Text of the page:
With the delay, Comstock said she is expecting help from the University to keep AU athletics operations at the same level they are at now for the coming year. She also elaborated on additional downsizing by the department in February aside from the tennis and golf programs.

"We have been working extremely hard to find more support," Comstock said, "rather than having to eliminate or cut back programs. It has become clear in last number of weeks of weeks that even our increased fund raising would not offset that amount of money, particularly as you consider escalating costs we incur with each passing year."

Comstock confirmed that four intern coach/graduate assistant positions, which paid part-time money but included full-time benefits, were eliminated for the 2005-2006 school year. The Women's Lacrosse, Soccer and Volleyball teams and the Swimming team each had one such position eliminated. The soccer and volleyball coaches were already leaving the teams before their positions were eliminated, but their vacancies will go unfilled.

In addition, she acknowledged that some AU programs lost scholarships in the cuts for reasons stemming back more than a year.

In November 2003, the department announced 20 scholarship cuts - including all 15 from swimming - but did not eliminate individual scholarships until athletes either graduated or transferred. Thus the announced number of 80 scholarships at AU is a bit lower than the actual number, Comstock said.

The newer scholarship cuts, which The Eagle has learned includes at least one from Women's Soccer and two from Women's Lacrosse, are meant to bring the real number closer to 80 until the other scholarships are gone, Comstock said.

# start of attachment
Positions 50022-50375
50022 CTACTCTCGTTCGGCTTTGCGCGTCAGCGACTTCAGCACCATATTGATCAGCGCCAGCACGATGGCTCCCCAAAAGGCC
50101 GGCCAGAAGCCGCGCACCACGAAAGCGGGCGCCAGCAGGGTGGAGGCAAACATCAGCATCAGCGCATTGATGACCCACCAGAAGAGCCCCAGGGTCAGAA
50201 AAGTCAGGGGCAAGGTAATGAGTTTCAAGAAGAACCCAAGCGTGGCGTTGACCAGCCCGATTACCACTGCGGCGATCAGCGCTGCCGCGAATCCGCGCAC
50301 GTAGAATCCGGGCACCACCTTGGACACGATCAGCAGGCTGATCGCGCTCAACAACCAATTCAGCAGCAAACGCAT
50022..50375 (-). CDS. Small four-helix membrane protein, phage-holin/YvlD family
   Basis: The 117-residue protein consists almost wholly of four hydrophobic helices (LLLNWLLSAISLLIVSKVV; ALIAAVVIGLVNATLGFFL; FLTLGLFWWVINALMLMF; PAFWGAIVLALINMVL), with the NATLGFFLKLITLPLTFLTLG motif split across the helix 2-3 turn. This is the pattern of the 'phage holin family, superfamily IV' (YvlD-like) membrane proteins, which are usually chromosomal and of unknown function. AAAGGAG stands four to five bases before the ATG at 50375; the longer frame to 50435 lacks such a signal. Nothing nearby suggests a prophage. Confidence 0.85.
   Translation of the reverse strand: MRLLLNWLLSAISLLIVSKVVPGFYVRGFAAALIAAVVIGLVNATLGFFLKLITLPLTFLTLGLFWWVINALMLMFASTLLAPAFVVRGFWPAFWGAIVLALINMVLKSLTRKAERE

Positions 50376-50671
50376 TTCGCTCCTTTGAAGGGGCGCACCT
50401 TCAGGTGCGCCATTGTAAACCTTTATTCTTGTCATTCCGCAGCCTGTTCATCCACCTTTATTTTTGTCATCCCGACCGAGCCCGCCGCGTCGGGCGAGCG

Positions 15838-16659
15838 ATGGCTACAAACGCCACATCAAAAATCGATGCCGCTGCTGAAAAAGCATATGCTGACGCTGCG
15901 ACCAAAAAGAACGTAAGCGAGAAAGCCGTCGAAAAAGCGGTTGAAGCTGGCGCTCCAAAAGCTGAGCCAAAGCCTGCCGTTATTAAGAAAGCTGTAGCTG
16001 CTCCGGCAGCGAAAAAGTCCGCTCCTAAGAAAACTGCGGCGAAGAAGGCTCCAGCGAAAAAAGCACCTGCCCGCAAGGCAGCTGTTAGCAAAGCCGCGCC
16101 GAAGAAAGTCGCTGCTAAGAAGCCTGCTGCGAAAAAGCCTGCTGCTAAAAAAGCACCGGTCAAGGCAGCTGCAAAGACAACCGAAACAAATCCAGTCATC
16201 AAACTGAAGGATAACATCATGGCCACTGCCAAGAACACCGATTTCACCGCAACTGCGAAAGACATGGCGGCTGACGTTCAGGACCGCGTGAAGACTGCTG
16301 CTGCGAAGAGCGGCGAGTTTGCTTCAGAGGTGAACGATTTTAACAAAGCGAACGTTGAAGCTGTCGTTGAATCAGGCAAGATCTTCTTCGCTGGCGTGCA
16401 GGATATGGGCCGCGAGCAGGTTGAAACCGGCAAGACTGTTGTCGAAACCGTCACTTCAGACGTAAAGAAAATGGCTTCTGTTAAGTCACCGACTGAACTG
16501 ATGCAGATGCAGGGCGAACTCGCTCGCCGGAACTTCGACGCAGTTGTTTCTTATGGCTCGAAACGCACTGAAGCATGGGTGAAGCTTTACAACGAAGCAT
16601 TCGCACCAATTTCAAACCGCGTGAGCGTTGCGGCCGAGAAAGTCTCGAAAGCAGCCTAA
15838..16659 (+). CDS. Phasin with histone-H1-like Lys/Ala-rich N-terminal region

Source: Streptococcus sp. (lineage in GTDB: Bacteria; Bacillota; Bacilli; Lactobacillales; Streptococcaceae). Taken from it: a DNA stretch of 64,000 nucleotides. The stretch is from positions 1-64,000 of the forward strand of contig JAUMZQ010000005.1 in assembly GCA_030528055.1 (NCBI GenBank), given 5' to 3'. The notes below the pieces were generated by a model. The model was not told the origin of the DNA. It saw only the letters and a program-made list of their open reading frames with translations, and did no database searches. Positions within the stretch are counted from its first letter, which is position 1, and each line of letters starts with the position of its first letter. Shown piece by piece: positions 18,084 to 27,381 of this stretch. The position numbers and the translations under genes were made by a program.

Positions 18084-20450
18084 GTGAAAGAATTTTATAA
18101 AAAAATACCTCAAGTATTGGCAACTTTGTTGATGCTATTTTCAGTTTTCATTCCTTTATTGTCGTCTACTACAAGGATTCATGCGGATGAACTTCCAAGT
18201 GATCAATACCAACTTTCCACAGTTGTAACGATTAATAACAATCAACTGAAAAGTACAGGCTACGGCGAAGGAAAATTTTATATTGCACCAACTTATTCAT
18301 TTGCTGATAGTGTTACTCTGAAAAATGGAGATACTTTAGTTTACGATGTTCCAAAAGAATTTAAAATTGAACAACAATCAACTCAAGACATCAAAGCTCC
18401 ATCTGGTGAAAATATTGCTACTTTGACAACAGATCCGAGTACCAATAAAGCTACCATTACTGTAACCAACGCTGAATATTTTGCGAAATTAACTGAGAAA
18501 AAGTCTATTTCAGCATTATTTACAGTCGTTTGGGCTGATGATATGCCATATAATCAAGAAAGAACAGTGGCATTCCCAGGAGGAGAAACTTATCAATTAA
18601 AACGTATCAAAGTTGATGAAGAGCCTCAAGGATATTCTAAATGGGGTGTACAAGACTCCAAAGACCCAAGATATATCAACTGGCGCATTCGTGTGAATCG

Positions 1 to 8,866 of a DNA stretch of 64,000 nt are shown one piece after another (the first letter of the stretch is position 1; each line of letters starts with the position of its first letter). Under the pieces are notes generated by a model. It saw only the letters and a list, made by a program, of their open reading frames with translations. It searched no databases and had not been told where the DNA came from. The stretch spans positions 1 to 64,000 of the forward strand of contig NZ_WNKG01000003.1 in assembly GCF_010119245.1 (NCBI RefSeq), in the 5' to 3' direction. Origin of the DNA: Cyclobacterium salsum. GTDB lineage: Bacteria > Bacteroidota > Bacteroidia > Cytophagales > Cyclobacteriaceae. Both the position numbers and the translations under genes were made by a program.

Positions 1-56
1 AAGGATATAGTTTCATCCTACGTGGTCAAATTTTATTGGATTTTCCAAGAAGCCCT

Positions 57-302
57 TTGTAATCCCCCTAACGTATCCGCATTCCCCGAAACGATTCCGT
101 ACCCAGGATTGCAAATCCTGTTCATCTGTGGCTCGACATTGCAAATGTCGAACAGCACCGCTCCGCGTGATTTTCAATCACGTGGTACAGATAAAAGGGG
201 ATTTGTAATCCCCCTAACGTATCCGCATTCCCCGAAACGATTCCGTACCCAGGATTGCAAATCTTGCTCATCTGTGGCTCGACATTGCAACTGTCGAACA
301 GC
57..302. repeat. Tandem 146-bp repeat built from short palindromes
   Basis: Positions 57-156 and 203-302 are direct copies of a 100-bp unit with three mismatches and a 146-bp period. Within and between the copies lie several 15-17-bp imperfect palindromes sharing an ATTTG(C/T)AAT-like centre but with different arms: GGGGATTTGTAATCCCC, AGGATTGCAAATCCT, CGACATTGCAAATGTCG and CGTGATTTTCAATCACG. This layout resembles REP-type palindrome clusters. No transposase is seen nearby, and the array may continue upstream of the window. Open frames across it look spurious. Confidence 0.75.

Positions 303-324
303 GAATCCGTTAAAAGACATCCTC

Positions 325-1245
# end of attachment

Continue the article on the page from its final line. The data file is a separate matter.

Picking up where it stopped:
Once the number of scholarships is down to 80, the scholarships will be reapportioned, Comstock said, though she didn't suggest how. The Men's and Women's Basketball teams and the Men's Soccer team are already funded with the maximum number of scholarships for their sports per NCAA regulations, so they will not gain any more scholarship money.

While the extent of the Athletics Department's downsizing is becoming clear, the logic behind it is still opaque, said SC President Polson Kanneth. He did not rule out further action from the SC to try and save the tennis and golf programs permanently, but said that those involved must first learn more about the rationale behind the cuts.

"It depends on the facts," Kanneth said. "The student body needs to hear exactly what the reasons are, and we will react from there."

The SC will likely hold another town hall meeting similar to the one on March 2. But unlike the first, which was arranged in less than a week, the second should be more organized and focused, Kanneth said.

"This time we want Dr. Comstock, and (AU Vice President of Development) Al Checcio to come," Kanneth said. "I know they're willing to talk to us."

"We'll hold it and advertise it even better than we did the first time," he insisted. "We have enough time to bring all the players into this"